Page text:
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Home » Online Forex Trading Blog » Iran Questions Turn Currencies

Iran Questions Turn Currencies


A new factor has joined the currency marketplace. On Monday, Asian equities gained strength on the news that the Geneva agreement, designed to curb Iran’s nuclear program and permit the flow of oil from the country, looked promising. The proposed agreement was good for the USD and not so good for the yen.

Japan, a large consumer of oil, saw its equity market get an immediate boost, but the yen fell sharply against the euro. At one point on Monday, Brent crude oil fell 3 percent. By the end of the day, Brent Crude recovered but still closed the day down 5 cents at $111.00.

US equities remained flat with the NASDAQ, the biggest equity market gainer of the year, briefly touching the vaunted 4,000 mark before backing off at the close. The dollar gained strength with the release of the initial 6-month pact. Most global equities were buoyed by the news of the accord.

But, the proposed deal which would curtail Iran’s enrichment program and permit UN inspectors to take stock of the country’s nuclear program in exchange for easing of punitive economic sanctions, approved by negotiators from Iran, France, Britain, China, Russia, Germany and the US has come under fire. Israel and Saudi Arabia lead the opposition internationally while the US Congressional members from both parties do not approve the pact.

Instead, many Congressional members propose more stringent sanctions citing a general distrust of Iran. The Iranian economy and populace has been devastated by the imposing economic sanctions. The Obama government has been secretly negotiating with Iran for about one year in advance of the weekend release. The pact was approved by Iran’s supreme leader, Ayatollah Ali Khamenei, who has insisted that the pact does not derail the uranium enrichment program.

Tuesday Mood Swing

On Tuesday, the possibility that the deal may have stronger-than-anticipated resistance at home and abroad weighed on the dollar, which was down against all major currencies except the Australian dollar.

On Monday, disappointing existing home sales and a general lowering of consumer confidence did little to discourage the optimism caused by the Iranian truce. However, on Tuesday an outstanding report about new home starts which exceeded more than 1 million, almost 100,000 more than projected, lifted equities slightly but could not support the USD.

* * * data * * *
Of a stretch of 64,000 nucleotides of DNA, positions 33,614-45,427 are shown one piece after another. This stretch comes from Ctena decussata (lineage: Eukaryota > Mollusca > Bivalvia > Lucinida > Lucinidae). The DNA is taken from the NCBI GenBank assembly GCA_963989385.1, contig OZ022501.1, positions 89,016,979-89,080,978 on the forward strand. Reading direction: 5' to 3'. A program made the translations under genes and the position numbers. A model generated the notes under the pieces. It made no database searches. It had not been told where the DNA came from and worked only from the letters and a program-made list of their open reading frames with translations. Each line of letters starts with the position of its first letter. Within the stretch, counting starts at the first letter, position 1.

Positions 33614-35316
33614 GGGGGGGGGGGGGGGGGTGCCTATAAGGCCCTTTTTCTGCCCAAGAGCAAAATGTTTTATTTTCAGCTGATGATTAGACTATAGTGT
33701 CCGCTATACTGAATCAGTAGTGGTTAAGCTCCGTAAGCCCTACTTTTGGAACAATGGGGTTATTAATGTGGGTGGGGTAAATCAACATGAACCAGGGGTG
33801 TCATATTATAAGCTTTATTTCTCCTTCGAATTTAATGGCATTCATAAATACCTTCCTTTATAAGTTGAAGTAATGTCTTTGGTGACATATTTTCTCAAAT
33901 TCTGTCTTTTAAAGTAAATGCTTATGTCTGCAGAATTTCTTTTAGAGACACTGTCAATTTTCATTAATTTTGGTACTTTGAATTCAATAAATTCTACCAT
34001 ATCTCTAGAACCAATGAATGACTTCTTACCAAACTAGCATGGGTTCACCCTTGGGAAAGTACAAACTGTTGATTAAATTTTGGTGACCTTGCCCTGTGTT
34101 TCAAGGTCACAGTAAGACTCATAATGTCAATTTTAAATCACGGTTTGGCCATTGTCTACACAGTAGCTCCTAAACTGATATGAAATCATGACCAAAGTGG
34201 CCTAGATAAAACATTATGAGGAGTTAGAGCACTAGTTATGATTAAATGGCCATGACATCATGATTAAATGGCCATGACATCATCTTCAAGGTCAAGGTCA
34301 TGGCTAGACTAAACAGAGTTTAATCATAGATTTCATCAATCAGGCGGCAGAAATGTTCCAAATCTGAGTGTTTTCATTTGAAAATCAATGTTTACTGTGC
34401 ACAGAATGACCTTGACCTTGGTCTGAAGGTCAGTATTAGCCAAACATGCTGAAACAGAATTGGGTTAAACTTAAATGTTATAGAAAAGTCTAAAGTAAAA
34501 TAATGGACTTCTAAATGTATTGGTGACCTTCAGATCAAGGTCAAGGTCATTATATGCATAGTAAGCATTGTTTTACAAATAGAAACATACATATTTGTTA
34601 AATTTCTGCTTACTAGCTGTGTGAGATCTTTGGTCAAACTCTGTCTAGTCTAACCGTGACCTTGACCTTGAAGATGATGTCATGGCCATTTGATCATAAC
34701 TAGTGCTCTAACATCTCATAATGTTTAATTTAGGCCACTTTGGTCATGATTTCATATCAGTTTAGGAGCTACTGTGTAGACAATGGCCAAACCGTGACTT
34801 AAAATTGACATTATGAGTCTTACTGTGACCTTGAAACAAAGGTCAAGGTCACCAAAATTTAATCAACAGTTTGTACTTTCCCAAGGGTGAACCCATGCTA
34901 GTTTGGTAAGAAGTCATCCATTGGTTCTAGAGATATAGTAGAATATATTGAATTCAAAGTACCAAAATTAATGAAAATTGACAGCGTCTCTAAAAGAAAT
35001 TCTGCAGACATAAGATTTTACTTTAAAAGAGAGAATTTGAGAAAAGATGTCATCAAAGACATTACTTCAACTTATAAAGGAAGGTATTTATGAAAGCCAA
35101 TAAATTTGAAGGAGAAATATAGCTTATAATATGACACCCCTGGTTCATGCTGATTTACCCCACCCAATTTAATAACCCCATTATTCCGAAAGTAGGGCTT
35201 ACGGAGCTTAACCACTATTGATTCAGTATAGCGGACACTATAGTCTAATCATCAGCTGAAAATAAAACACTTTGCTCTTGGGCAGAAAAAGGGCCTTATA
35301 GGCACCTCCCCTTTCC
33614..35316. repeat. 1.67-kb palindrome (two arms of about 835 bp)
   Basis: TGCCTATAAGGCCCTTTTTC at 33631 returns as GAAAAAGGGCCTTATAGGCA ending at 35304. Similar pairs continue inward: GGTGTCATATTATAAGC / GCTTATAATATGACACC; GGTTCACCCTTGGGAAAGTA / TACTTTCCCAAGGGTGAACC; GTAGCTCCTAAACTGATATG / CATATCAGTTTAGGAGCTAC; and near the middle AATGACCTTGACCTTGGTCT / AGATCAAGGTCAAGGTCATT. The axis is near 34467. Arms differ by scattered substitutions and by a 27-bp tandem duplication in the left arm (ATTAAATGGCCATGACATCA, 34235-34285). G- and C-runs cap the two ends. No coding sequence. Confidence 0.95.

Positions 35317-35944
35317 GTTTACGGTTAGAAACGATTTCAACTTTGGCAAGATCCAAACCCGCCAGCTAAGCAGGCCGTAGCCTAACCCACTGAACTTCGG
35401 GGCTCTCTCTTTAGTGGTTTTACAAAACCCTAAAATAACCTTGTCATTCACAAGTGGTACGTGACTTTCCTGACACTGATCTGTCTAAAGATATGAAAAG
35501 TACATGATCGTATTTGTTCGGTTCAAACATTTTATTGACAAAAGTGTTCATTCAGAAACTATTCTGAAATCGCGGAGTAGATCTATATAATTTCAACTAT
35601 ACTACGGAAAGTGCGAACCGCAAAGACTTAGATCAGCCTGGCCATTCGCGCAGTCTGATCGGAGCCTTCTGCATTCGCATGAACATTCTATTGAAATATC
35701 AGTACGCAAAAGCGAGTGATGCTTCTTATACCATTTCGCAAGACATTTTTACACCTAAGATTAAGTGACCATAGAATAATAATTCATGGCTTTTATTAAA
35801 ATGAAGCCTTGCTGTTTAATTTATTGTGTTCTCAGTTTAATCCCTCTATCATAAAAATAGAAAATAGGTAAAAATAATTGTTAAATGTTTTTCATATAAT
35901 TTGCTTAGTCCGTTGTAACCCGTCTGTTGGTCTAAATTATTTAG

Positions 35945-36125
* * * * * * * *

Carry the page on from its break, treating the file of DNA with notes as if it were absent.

A troubling component of the US banking industry surprised many analysts. Apparently, Americans are beginning to default on their home equity loans, many of which were initiated before the 2008 housing collapse. Many of these homeowners are remaining current on their first mortgages but are realizing that they do not have the equity in the homes to cover the second loans.

The US Office of the Controller of Currency has been advising banks that defaults were likely since the spring of 2012. This will be the next credit crisis major banks will have to face. And, the credit ratings agencies have voiced alarm at the situation.

Familiar names to the housing and mortgage crisis, including Bank of America Corp, Wells Fargo & Co, Citigroup Inc, and JPMorgan Chase & Co each own more than $10 billion of these home equity lines of credit. In some cases, the volume is much greater.

The home equity loan crisis is very real and not receiving the attention the crisis deserves. It is doubtful that the government will participate in any rescue so banks will have to negotiate the best settlements possible and absorb the losses. They certainly do not want any more real property on their books.

The Canadian dollar recovered after losing ground against the USD on Monday. On Tuesday the CAD was up 0.30 percent at $1.0539. Canada is staring at a housing bubble of its own. Prices have exceeded demand and Canadian banks have large exposure. This could weigh heavily on the CAD before long.

Against the USD, the euro gained lost ground in early trading. At $1.3557, the euro was up 0.30 percent. The GBP was also up 0.19 percent against the dollar to $1.6184. The yen bounced back against the dollar to 101.36 yen, up 0.30 percent. The AUD lost 0.41 percent to 0.91220 USD. The yen was flat against the euro at 137.3900 yen.    

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About the Author -

Hiland is a professional writer with extensive entrepreneurial experience. He is a graduate of St. George’s School Newport, RI and the State University of New York at Albany where he majored in history. He has been active in the real estate business for 30 years and has founded and sold several businesses. Hiland currently writes for several financial sites and is a published author of the novel The Last Parade. He has recently completed a manuscript for a children’s book entitled Sami and The Minnow Man.

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